She and her imp-mon-ster

her parasitic companion.

It fed on her hesitation,
Sneeze uttered, word stuttered, step stumbled,
fashion blunder, hairy ankle, hair frizzled.
Mistaken calculation, inadequate estimation,
incomplete mastery, directional incompetency,
a lack of good common sense
here and there.

Pointed it out over and over,
forever and ever.
It came alive when she was in the spotlight,
and screamed,

“look! she cannot do anything!”
“what a fraud!”
And cackled,

it knew that only she could hear it.
she could no longer separate her own thoughts from its poison
and wondered –
how did others tame their beasts?
or did they not have any?

Caitlin McDonald: Five Lessons from Dance Hack Day 2017

Caitlin’s a writer, coach and award-winning researcher whose mission is to help people rediscover wonder. I was amazed by her experiences with this intriguing fusion of dance and technology – it’s an avenue I had never thought of. Check out her blog!


Dance Hack Day is a global celebration of the intersection of dance and technology which happened over December 3 and 4 this year.  Watching the presentations for the day at the Amsterdam site I was fascinated by the range of work people displayed, from recording technology which enables multiple dancers to choreograph together on their smartphones to creative coding libraries pairing music, lights, and pathways for an interactive composing experience.

As a person in the early part of my programming journey I’m a while away yet from creating integrated light and sound systems used for concerts and big media shows of 12,000 people at a time as some of the presenters are doing, but it was great that even as a beginner I could still fully participate in the event and to feel that my participation was valued.  With two collaborators, I created a multimedia performance called Khamseen, representing a sandstorm rising from the desert and whirling around the globe.  My five key lessons from this experience were these.

1. Insulate, insulate, insulate.  My main contribution to the performance was an Arduino-powered dance costume that changes colour when the dancer moves, based on this Adafruit textile potemtiometer hoodie project.

The costume has two reactive pieces, a sleeve and a sash over the dancer’s abdomen.  The conductive thread on the sleeve is insulated with silver nail polish and always worked from the moment its final stitches were in place.  The sash, on the other hand, I’d left uninsulated while my collaborator, dancer Casey Scott-Songin, sewed on decorations.  The sash had always been a bit persnickety because I sewed the LEDs in an awkward pattern which caused some short-circuiting, which meant that the lights didn’t behave as expected.  After a little bit of ripping out and restitching it seemed okay.  In the afternoon before the performance, though, we noticed that the LEDs were getting ‘stuck’ in the green position while Casey was dancing.  At first we thought this was because the slider from the potentiometer was catching on the knots at the back of the LEDs causing a short in the data signals so we tried sewing patches over them for a smooth slide.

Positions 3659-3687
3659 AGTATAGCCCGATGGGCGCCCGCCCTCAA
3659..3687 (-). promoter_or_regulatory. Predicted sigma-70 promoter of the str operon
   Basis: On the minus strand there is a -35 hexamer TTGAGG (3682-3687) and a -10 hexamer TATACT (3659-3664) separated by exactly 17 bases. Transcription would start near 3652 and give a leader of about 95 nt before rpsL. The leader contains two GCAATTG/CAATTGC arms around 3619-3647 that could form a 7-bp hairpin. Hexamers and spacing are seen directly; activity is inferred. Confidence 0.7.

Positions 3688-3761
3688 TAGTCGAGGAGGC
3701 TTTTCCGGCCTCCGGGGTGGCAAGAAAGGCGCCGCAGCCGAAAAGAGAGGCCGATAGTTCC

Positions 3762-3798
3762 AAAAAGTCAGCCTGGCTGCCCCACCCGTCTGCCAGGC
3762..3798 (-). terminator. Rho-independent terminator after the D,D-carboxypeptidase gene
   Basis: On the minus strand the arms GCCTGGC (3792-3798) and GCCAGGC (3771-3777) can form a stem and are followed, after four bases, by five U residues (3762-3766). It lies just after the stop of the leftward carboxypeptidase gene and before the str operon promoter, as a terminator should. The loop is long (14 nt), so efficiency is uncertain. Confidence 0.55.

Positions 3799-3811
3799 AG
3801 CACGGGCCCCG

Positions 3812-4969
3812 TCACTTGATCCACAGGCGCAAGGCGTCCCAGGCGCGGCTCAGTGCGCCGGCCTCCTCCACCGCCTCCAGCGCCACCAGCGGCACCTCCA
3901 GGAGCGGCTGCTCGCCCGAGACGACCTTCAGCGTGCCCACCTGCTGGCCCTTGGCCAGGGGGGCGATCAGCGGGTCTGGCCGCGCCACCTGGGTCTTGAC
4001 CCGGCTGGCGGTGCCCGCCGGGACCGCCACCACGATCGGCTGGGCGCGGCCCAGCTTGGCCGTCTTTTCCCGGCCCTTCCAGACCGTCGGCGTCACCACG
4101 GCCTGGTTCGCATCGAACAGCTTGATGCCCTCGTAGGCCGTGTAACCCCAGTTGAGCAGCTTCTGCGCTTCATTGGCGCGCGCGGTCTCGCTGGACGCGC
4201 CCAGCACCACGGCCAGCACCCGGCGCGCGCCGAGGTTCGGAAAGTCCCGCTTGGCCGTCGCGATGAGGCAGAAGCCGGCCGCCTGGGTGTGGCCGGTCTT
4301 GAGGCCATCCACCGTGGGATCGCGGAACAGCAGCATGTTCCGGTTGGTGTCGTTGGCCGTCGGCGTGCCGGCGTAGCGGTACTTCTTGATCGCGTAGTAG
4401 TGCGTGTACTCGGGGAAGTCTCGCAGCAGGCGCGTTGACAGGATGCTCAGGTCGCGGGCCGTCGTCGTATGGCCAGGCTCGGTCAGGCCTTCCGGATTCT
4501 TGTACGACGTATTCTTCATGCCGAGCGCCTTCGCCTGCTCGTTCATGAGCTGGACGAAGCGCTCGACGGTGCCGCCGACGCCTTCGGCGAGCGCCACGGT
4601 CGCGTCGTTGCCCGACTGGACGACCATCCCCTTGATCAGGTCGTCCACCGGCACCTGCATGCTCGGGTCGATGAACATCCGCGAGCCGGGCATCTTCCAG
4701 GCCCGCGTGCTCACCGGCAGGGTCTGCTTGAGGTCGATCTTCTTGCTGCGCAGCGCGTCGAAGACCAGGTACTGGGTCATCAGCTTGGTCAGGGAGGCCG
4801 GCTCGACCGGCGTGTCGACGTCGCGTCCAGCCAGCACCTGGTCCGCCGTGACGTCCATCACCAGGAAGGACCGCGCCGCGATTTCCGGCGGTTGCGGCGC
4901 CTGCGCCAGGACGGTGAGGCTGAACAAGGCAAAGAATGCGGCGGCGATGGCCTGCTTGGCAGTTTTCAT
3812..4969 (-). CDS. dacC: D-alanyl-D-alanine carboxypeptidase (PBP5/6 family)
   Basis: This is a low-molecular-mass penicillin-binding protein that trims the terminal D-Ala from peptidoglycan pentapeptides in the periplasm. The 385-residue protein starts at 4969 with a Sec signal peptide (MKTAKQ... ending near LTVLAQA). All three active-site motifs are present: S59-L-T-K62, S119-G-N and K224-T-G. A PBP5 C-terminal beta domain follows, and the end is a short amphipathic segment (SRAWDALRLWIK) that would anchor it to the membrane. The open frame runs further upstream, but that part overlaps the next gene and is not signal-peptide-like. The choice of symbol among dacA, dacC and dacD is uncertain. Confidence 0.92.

My heart fell into my shoes when after doing this some of the LEDs completely failed to light up–there was an electrical short somewhere in our sash.  I quickly unstitched my work and mercifully everything lit up just fine, but we still found that the lights on the sash seemed less reactive than their counterparts on the sleeve.  About 10 minutes before the performance I realised the reason the LEDs weren’t responding was a short circuit where the potentiometer slider was coming into contact with one of the uninsulated threads along the side of the sash, preventing the signal from the slider from going where it needed to go.  We’d never put any nail polish or other insulation over these while we were busily sewing on the decorations.  We tried to repair the short quickly with electrical tape but with time running out we weren’t able to do as firm a job as I would have liked.  The lights did change colour during the performance but not as dynamically in the sash as in the sleeve.

Conductive thread is just like uninsulated wire so ensure that yours is well-insulated after sewing or you could be in for an unwanted adventure!

2. You can’t put a weaver’s knot in conductive thread.  On a related note, I was nearly finished sewing two of my LED data connectors together when I noticed I’d accidentally sewn one long loop directly through my sliding potentiometer–no good!  In an ordinary, non-conductive sewing project a blunder like this is no big deal to repair by cutting the troublesome long stitch and knotting the threads into place on either side, but I needed one long continuous connection between the two points of my LEDs.  Not wanting to waste perfectly good conductive thread I decided to cut where the problem was and use a weaver’s knot to connect a new piece of thread.

I soon discovered this was a bad idea as it caused a short circuit within the knot itself!  Some current was clearly getting through as the remaining LEDs were lighting up, but with unexpected behaviour: different intensity of light and not colour-responsive the way I expected.  Fortunately none of the LEDs blew out in this experiment and after I restitched between the two connector points it was fine.

Always sew your conductive thread in a single continuous line between two connector points.  If you encounter problems, discard that thread and resew from the last connector, or you’ll find your project behaving in mysterious ways.